TD Bank (TSX:TD) and Royal Bank of Canada (TSX:RY) are among Canada’s biggest banks. TD is the nation’s biggest bank by assets, RY the biggest by market cap. The two banks are similar in terms of earnings, business activities, and geographic focus (both operate in Canada and the U.S.). This makes them worth comparing.
In this article, I will explore TD Bank and Royal Bank side by side, so you can decide which is the better buy.
The case for TD Bank
TD Bank has several advantages that make it a desirable buy. Some of them could be thought of as advantages over Royal Bank of Canada.
The first is growth. TD Bank has been growing faster than Royal Bank recently. In its most recent quarter, TD’s earnings grew 76% on an adjusted basis and 5% on a reported basis. “Adjusted earnings” means earnings calculated in a way that the company considers appropriate; “reported earnings” means earnings calculated by the official accounting rules. In the same quarter, when TD reported either 76% or 5% earnings growth (depending on how you look at it), Royal Bank reported just 2% earnings growth. So, TD grew faster.
The second advantage TD has is catalysts. TD has two big deals coming up that could kick its earnings growth into high gear. This year, TD is aiming to buy out the U.S. banks First Horizon and Cowen. Together, these banks earn about $1 billion a year, so they’ll add a lot to TD’s bottom line if both deals close. So far, the First Horizon deal is facing some regulatory pushback, but the Cowen deal looks ready to go ahead. So, that’s at least US$128 million a year in extra earnings that TD will gain.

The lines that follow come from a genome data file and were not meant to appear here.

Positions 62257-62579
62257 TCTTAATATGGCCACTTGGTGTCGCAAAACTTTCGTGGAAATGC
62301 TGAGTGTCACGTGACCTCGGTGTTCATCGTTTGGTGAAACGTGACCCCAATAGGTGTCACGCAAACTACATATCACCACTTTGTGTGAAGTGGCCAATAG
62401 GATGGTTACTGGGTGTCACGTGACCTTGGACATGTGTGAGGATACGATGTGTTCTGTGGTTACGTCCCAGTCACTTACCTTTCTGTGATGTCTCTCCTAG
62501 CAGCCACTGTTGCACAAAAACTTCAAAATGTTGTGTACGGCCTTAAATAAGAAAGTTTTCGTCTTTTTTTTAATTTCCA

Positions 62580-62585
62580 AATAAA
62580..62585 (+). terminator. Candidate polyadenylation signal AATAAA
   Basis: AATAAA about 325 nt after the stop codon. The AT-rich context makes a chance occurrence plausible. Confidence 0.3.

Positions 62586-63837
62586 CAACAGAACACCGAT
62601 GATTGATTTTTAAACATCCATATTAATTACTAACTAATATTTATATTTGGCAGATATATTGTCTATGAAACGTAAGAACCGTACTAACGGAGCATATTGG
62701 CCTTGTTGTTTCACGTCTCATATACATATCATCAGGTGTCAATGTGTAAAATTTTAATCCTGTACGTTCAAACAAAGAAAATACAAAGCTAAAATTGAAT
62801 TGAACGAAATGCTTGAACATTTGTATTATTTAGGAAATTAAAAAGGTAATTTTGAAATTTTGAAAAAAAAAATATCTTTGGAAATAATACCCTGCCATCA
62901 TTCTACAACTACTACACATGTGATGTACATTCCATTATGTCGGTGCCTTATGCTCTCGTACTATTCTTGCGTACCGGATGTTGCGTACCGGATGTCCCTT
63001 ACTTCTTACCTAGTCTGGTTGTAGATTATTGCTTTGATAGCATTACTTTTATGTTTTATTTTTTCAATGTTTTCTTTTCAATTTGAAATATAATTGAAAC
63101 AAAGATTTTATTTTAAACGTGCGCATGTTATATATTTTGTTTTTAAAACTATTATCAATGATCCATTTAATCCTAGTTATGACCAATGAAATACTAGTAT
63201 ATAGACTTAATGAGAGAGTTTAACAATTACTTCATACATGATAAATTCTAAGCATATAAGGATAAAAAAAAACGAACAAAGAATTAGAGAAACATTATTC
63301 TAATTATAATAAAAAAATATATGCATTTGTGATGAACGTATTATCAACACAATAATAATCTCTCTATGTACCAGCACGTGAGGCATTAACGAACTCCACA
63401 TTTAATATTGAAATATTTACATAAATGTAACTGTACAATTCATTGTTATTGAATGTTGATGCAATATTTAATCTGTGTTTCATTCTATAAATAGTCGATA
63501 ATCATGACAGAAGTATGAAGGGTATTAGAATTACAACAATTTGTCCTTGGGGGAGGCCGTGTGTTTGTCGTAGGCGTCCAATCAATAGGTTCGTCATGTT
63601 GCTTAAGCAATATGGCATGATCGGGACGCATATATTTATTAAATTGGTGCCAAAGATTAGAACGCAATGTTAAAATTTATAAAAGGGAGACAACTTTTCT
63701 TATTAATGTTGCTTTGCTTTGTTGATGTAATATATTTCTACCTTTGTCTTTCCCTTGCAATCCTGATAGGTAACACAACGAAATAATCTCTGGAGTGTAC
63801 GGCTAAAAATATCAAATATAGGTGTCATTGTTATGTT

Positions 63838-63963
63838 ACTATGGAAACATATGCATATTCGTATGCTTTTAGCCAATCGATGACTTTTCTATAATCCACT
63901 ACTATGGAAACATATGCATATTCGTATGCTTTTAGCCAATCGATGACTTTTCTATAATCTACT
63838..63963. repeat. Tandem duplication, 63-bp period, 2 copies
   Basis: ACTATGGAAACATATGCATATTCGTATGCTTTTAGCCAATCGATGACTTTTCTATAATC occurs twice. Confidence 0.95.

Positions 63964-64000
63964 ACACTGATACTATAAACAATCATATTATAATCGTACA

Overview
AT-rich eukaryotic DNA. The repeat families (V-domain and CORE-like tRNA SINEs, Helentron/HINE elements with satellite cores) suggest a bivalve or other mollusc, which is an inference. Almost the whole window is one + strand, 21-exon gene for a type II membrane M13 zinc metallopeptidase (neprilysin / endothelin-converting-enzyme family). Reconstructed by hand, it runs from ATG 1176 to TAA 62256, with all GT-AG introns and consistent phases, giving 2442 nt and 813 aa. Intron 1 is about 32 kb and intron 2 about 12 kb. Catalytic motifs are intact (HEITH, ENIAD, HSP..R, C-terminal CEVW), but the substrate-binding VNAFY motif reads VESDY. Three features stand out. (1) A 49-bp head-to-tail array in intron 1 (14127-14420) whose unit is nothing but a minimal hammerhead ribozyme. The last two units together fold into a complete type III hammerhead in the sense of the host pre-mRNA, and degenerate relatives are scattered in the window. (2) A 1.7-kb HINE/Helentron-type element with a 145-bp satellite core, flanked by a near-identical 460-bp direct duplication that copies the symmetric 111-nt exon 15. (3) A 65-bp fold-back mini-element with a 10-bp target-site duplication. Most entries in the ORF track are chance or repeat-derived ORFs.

The case for Royal Bank
The case for Royal Bank over TD Bank rests on the fact that it has a much longer history of financial stability. Royal Bank is about 150 years old; it has paid dividends for 100 consecutive years! TD Bank by contrast was founded 68 years ago. So, TD doesn’t have quite the ultra-long track record that RY has. Past history isn’t everything in the game of investing, but it is one factor to consider, and RY scores a little better on this factor than TD does.
Another advantage RY has is its HSBC deal. HSBC Canada is the Canadian subsidiary of a British bank that Royal Bank is buying for $13.4 billion. This deal isn’t quite as big as the combined value of TD’s First Horizon and Cowen deals, but it’s a worthy deal in its own right. One thing is, because HSBC Canada is Canadian, RY doesn’t need to navigate a foreign market’s rules and politics to close the deal. So, the odds of closing may be a little higher.
Between TD Bank and Royal Bank, I personally prefer TD. It’s growing faster while having a valuation that’s close to RY: that’s an open and shut case for me personally. However, there are reasons why other investors may prefer RY. If you really like companies that can boast very long-term stability, then RY is the bank for you. Perhaps even better than owning TD or RY would be owning both.